Sermon What Can You Control? Scripture – Matt 6:33-34, Rom 8:28; Given by Virtual Worship Service at St. David's North Austin Medical Center on 5/10/2020
Sermon What Can You Control?
Scripture – Matt 6:33-34, Rom 8:28
It’s Mother’s Day and I want to say to all the women, mothers included, that we are so grateful to you and all you have done in our lives – wives, mothers, Step-mothers, aunts, grandmothers, great-grandmother, and mentors – all the women in your life. All you ladies walk with us, care for us, love us, and give to us – including sometimes picking up after us – and we are so blessed by your presence. May today be a blessing to you and a break from your life of giving.
NAMC and our community are coming out of the restrictions due to the COVID – 19 pandemic. – surgeries happening, families present for certain areas - there is a “light at the end of the tunnel.” It may be a different world when we come out of the proverbial tunnel, but it’s better than we are at present – but there is loss, there is grief, there is pain, that we have to see and deal with. But there is hope, too, and blessings that are in the darkness or chaos – I hope you can see that, too. My pastor, Dr. Lonny Poe, entitled a sermon during the midst of this pandemic called “pause” where he tried to make the point that we could use this time to reprioritize our agendas, and work on ourselves. It is that mode I begin – with a focus inside of us…
Some of us humans have issues with what we can control – at least I do. Control gives us some sense of ownership over our world and over ourselves. It is as if – if we can control something – anything – then the world seems a little safer, a little more manageable, a little less fearsome.
For whatever, reason, a lack of control is often worrisome if not terrifying. Maybe Admiral Bill McRaven said it better in his book Make Your Bed after a riveting speech at UT graduation in 2014 prompted him to write the book. He spoke to the UT graduates about 10 things he learned in the Buds Course (the Navy SEAL entrance course) that changed his life. In the beginning of the book, where he is talking about “If you want to change the world… start off by making your bed” Admiral McRaven states of the American military people “[t]hey all understand that life is hard and that sometimes there is little you can do to affect the outcome of your day.” So, his advice is to make you bed when you get up – why? I say – in part - because it’s something you can do, and gives you control over something in your life. And as Admiral McRaven said in the speech – “and if you have a miserable day…you can come home to a bed that you made…and that will give you encouragement for tomorrow.”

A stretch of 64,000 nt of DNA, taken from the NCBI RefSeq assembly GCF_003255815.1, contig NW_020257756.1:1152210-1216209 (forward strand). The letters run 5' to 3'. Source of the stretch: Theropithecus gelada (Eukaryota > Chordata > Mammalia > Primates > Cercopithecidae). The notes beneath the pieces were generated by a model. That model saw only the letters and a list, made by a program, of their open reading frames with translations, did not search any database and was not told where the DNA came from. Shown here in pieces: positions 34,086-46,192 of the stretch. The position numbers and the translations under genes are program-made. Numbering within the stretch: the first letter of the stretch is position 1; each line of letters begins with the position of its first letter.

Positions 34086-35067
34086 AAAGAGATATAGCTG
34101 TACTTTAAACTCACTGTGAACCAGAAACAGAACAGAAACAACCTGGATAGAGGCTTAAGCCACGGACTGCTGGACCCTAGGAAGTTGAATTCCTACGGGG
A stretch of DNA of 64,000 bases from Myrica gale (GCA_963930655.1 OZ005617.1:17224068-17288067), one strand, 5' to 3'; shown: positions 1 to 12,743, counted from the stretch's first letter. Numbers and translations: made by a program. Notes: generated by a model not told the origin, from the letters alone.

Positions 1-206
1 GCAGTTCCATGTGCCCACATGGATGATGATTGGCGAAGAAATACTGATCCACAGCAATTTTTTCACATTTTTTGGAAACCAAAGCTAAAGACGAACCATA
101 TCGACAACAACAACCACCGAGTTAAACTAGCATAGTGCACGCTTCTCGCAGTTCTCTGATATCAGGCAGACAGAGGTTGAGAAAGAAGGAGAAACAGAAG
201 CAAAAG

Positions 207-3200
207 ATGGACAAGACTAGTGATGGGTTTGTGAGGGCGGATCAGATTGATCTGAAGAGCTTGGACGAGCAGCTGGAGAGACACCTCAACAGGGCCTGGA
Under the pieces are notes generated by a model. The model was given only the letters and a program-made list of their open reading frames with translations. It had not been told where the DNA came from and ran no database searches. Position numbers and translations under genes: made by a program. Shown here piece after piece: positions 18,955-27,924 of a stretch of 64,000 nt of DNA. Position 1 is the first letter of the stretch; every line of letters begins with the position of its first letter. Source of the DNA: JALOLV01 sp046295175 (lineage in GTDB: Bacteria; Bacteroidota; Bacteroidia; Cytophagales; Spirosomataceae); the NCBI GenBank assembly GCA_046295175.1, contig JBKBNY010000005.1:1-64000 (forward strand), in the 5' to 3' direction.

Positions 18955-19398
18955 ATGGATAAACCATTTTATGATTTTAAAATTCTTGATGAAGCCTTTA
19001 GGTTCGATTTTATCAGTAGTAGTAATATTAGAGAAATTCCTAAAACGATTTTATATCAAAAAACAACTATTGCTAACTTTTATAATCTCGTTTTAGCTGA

So that sounds good – do what’s reasonable and what you can control… but sometimes we want to control more than ourselves, and that is what gets us into trouble.
Maybe you are able to control somebody else. I have learned in my 53 years that is an illusion – at least for me… So I ask a question that you may ponder to yourself: Have you ever had people in your life you can’t control?
Like your boss, when he or she just won’t get it that it would be so much easier if he managed like this?
Or your family? Why don’t they just all get along – they’re so much alike (and different) - can’t we just be relatable family?
Maybe your students? If you would just listen and apply the formulas like I say, it would be easier – it really would…
Or your patients…
Why can’t you control them? If you’re like me (at least the me I used to be), it isn’t for a lack of trying!
And what does the spiritual side of us say? Is there anything that helps us deal with control (or lack of control) there?
Religions (or faith) have at their heart control by someone else, though some humans constantly fight that… we have seen it when religions get used by someone or a group of people to control people – like the Spanish Inquisition, the Witch Trial of Salem, the genocide in Rwanda, or the radical Christians or Muslims that bomb buildings or do atrocities in the name of God or Allah.
But what do the religions say about control? Let’s look at a few.
It is the month of Ramadan for Muslims. To them, I say: “May Allah brings lots of happiness and blessings to your lives during this blessed month of Ramadan.” (Ramadan Kareem prayer).
Islam, from the prophet Muhammad in the 7th century, brings us The Qur’an – the religious beliefs - and the “habitual practices,” called the Sunnah.
Habeeba Husain writes “Islam recognizes this very big knowledge gap that humans have in regard to their own lives. It acknowledges we do not know all, nor are we supposed to. What Muslims are encouraged to do in these kinds of situations is “tie their camel” and then put their trust in Allah. In other words, do your due diligence and leave the rest to God. There is only so much we can control about our lives, and to be able to deal with the rest we need to rely upon and trust God.”
So, Husain relies on the Qur’an. Here are some “scriptures” he holds dear when he ventures into uncharted territories:
“…place your trust in Allah. Surely, Allah loves those who place their trust in Him.” (Q. Sūrah 3:159)
“If Allah helps you, there is none to overcome you. And if He abandons you, then, who is there to help you after that? In Allah the believers should place their trust.” (Q. Sūrah 3:160)
“…Enough for me is Allah. There is no god but He. In Him I have placed my trust, and He is the Lord of the Great Throne.” (Q. Sūrah 9:129)